The UK, determined to find a quick solution to the Sierra Leone situation, in concert with NGOs and diamond lobbies and fully supported by the USA, embarked on a campaign to isolate Liberia. It succeeded in getting EU aid cut off and affected US support, to such an extent, it was rumoured, as to implicitly encourage exiled opponents to the present government to create renewed border clashes and thereby further exacerbate Liberia's already weakened position.

Opposition to Taylor and his goverment emerged. Liberians United for Reconciliation and Democracy (LURD) began attacks on goverment targets in northern and western Liberia. LURD has been fighting government security forces in Lofa County along Liberia's border with Guinea. Unrest at times has spread beyond the border area into western and central Liberia. Fighting intensified during 2001 between the security forces and the LURD. Neither the Government of Liberia nor the LURD appeared capable of a military victory. The LURD and many expatriate opposition groups have insisted that President Taylor leave office and that an interim government assume power, while the President insists on staying in power until the end of his term.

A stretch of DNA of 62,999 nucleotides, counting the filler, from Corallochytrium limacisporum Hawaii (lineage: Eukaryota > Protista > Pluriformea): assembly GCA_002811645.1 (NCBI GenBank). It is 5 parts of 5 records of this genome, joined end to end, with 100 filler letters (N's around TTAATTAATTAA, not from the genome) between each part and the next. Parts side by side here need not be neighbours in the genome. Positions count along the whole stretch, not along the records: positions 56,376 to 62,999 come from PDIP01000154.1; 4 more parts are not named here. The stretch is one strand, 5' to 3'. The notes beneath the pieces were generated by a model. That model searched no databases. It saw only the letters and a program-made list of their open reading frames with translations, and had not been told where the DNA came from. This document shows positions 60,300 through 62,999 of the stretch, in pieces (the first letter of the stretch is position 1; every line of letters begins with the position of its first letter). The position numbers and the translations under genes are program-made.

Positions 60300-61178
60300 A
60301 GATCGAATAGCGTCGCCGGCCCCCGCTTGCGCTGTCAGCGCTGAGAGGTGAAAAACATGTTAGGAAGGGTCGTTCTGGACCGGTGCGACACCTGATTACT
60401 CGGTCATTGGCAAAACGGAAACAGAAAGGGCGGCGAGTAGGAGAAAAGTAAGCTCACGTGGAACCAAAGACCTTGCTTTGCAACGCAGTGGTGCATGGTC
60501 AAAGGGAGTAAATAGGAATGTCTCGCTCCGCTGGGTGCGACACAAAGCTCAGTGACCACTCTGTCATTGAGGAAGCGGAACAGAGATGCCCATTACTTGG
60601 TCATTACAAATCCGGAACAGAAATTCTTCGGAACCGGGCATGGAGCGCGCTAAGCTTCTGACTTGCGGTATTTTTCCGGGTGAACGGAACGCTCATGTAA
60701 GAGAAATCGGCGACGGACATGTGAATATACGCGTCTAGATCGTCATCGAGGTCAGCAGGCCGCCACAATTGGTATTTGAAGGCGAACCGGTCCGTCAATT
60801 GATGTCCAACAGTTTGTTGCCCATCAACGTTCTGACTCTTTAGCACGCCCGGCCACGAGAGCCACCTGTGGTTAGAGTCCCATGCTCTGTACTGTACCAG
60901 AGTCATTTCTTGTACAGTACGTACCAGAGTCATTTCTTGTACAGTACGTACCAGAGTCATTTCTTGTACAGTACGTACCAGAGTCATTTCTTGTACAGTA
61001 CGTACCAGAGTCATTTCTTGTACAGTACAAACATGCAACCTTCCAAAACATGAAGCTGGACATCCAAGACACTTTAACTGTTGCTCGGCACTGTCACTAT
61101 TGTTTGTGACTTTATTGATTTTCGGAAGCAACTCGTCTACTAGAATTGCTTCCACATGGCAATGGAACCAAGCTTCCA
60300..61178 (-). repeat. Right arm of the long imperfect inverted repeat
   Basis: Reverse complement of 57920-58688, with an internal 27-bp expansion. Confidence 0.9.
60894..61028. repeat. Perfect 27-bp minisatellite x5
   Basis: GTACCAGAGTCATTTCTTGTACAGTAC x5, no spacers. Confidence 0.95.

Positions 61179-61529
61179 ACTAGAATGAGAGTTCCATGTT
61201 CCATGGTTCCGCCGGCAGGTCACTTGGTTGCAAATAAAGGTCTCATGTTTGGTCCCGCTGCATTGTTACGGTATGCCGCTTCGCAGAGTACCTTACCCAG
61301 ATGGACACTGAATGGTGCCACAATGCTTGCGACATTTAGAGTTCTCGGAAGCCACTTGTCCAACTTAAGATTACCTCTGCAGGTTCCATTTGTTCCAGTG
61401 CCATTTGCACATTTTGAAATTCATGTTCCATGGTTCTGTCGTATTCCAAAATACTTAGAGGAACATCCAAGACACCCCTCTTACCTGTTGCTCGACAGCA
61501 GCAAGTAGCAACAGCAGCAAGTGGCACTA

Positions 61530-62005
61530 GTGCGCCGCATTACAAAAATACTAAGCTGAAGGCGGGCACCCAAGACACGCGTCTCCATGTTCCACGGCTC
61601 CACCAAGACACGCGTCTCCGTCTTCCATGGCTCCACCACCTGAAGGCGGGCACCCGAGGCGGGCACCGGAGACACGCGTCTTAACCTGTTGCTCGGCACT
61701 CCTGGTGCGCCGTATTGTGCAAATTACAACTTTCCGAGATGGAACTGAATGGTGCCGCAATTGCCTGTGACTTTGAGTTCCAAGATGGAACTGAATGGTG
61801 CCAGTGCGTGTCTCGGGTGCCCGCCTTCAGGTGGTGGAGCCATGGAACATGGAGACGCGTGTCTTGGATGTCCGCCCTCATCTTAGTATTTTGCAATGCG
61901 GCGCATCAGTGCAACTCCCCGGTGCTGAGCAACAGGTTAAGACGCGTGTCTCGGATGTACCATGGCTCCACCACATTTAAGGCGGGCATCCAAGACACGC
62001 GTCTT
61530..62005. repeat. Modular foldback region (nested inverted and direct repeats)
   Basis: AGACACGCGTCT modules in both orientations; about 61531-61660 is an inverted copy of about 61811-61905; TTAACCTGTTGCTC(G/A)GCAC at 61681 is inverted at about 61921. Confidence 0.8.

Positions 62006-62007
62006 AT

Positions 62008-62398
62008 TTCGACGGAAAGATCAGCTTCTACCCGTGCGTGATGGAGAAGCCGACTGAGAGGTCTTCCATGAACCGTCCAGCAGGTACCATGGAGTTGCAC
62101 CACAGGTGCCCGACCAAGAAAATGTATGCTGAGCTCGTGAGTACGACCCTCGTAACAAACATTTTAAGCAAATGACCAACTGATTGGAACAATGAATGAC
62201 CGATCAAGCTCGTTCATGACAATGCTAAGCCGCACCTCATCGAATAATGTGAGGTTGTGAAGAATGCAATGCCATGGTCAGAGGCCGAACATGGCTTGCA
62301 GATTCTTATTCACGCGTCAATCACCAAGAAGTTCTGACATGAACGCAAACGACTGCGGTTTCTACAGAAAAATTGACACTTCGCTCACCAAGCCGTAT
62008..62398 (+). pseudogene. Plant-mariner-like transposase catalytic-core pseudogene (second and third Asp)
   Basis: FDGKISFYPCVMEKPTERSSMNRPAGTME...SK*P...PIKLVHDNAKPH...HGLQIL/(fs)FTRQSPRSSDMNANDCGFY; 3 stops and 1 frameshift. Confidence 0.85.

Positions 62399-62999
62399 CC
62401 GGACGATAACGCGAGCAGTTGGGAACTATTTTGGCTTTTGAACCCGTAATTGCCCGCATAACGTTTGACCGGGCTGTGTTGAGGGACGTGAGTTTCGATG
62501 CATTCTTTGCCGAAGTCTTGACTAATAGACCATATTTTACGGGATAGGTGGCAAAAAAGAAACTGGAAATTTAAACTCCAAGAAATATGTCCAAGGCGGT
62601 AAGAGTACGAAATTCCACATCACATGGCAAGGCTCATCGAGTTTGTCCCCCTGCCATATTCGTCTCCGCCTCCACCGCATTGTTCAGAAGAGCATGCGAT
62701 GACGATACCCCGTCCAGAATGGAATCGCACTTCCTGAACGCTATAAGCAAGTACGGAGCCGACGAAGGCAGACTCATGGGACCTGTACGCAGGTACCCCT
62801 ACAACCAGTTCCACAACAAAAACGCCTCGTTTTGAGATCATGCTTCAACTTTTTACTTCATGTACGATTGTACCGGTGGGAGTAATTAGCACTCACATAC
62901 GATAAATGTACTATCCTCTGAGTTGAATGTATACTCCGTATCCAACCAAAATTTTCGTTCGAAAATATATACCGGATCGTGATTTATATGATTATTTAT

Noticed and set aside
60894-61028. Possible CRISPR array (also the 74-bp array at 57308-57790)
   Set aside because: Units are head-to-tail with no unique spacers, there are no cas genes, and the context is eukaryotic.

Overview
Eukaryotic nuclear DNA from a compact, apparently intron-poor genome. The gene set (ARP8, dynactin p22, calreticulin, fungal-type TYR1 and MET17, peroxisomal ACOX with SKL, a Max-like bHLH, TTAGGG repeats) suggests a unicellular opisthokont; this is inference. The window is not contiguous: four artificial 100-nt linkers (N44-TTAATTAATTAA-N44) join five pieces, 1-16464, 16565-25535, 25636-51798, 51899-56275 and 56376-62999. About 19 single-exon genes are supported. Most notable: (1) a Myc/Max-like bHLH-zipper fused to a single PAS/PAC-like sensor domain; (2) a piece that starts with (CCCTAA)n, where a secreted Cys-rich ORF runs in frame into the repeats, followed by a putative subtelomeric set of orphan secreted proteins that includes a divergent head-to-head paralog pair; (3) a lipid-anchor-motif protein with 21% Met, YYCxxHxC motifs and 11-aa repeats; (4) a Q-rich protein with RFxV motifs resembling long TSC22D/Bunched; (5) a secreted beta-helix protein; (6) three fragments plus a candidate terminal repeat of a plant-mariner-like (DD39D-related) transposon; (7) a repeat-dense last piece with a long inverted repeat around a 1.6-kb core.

Violent conflict has continued between the Armed Forces of Liberia (AFL) and the Liberians United for Reconciliation and Democracy in northern Liberia, mostly in Lofa County. The overall situation continued to deteriorate in 2002 as sporadic fighting and insecurity hindered the efforts of relief agencies to reach vulnerable populations.